30 Jul 2018 • Hospitality
As coffee culture heats up in China, tea houses amp up their interiors
The Western influence of coffee culture has seeped east. As coffee chain Starbucks placed its largest store ever in Shanghai in December of 2017, tea bars in the country are now looking to appeal to a contemporary market with design as their instrument for reinvention. For Icha Chateau’s flagship tea bar, Shanghai-based architecture studio Spacemen used luxe materials to remodel the stale associations with the country’s tea culture.
Conversely, in North America and Western Europe the purchasing power of today’s health-conscious youth has led to the growing popularity of green and herbal teas. In the United States, sales of tea have gone up five times since the 90s. Specialty brews like matcha have infiltrated mainstream popular culture, with advocates like Torontonian hip-hop celebrity Drake – who invested in New York City chain Matchabar – spouting its benefits. While coffee sales are sluggish in a mature market such as North America, consumption is on the rise in China, with sales climbing at a rate of 16 per cent a year since 2014. Starbucks has found such success in the country that they recently revealed an aggressive plan to open 2,400 stores within the next four years. This reversal in beverage culture is forcing Chinese tea bars to approach their spatial design as a way of luring in the spending market.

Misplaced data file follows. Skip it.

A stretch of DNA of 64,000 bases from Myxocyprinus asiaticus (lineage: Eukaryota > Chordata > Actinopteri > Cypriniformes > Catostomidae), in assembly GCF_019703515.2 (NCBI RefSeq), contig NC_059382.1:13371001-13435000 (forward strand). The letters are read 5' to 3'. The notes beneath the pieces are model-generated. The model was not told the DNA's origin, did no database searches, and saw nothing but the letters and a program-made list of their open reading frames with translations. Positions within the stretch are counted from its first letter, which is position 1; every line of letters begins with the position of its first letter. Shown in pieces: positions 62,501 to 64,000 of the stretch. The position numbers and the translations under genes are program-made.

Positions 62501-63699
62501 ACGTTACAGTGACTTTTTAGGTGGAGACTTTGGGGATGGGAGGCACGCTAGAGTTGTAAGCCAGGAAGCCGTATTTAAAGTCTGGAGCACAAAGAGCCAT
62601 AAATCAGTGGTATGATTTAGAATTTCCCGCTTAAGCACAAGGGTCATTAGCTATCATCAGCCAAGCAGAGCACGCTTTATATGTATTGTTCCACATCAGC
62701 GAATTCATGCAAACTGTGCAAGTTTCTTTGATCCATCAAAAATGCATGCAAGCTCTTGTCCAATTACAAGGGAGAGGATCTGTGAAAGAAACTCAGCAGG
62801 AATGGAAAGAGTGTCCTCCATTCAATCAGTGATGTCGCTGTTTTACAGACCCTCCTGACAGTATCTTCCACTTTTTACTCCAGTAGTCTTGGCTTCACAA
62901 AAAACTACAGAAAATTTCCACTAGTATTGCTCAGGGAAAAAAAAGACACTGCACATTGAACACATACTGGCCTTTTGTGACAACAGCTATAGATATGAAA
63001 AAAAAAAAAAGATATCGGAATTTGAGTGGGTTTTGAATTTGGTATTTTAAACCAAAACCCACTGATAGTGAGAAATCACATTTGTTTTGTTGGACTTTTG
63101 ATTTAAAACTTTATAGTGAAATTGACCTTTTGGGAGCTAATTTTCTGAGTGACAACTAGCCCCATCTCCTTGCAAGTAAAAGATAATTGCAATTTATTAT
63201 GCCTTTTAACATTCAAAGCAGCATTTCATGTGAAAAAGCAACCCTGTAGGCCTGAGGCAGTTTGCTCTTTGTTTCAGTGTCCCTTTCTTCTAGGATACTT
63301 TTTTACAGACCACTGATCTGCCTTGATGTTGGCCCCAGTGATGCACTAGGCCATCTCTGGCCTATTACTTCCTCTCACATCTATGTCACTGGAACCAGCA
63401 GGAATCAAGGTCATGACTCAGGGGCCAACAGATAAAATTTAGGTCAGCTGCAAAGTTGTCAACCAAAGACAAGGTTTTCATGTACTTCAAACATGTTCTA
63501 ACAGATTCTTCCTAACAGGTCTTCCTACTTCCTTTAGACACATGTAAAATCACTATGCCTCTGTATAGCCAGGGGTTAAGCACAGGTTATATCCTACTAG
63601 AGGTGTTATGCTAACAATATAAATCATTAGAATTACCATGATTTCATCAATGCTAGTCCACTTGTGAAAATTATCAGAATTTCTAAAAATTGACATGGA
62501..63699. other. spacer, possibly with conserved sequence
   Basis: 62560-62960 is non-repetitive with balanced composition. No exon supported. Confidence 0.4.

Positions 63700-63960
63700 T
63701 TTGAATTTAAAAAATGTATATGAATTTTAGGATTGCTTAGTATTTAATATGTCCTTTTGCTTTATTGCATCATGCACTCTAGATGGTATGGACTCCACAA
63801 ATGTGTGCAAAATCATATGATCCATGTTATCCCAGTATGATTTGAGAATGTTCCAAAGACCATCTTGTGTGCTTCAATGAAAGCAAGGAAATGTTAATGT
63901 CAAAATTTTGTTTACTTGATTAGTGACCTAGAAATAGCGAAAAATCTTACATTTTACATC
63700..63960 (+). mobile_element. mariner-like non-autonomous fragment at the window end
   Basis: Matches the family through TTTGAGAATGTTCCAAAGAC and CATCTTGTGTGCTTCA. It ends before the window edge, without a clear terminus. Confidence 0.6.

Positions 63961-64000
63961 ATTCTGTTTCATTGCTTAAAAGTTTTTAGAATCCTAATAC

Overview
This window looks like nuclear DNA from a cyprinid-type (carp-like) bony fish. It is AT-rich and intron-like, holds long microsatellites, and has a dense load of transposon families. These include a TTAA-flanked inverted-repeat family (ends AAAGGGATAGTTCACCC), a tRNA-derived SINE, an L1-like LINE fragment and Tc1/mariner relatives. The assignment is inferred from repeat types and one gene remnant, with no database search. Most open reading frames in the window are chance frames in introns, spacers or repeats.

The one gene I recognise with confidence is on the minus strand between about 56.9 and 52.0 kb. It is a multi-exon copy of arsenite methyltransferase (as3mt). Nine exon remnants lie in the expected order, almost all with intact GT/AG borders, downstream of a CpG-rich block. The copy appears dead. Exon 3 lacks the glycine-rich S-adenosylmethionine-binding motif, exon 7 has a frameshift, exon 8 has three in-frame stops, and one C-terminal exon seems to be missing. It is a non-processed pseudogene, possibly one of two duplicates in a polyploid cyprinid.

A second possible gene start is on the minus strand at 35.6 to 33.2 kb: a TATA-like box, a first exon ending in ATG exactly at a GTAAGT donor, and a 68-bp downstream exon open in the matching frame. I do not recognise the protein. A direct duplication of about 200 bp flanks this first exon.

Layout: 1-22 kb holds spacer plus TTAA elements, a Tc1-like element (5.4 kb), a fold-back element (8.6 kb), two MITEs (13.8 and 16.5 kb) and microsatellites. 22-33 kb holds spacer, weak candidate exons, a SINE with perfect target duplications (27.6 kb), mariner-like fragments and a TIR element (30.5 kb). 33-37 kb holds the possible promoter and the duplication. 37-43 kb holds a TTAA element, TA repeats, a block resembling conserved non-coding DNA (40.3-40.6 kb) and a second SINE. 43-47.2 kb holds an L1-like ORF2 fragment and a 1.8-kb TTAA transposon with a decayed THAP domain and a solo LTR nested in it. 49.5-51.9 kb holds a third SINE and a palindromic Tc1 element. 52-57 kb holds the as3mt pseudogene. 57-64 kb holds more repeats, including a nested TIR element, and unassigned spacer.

Spacemen looked to the rolling hills of tea plantations to inform the design of the Shanghai restaurant, illustrating this natural occurrence with 35,000 meters of gold chain. Applied in three different golden hues, the undulating installation creates a spatial topography that offers guests privacy and an innovative take on the traditional tea bar. The organic shapes created within the space are contrasted by contemporary materials like a grey terrazzo marble floor, matte black cabinetry and brass orbs of light that follow the curves of the chain curtains.
The new environment signals to China’s reclamation of a space-forward tea culture. The focus on design is encouraged by a generation that is more willing to invest in products that provide them with a novel experience, even if that experience brings them back to their own heritage.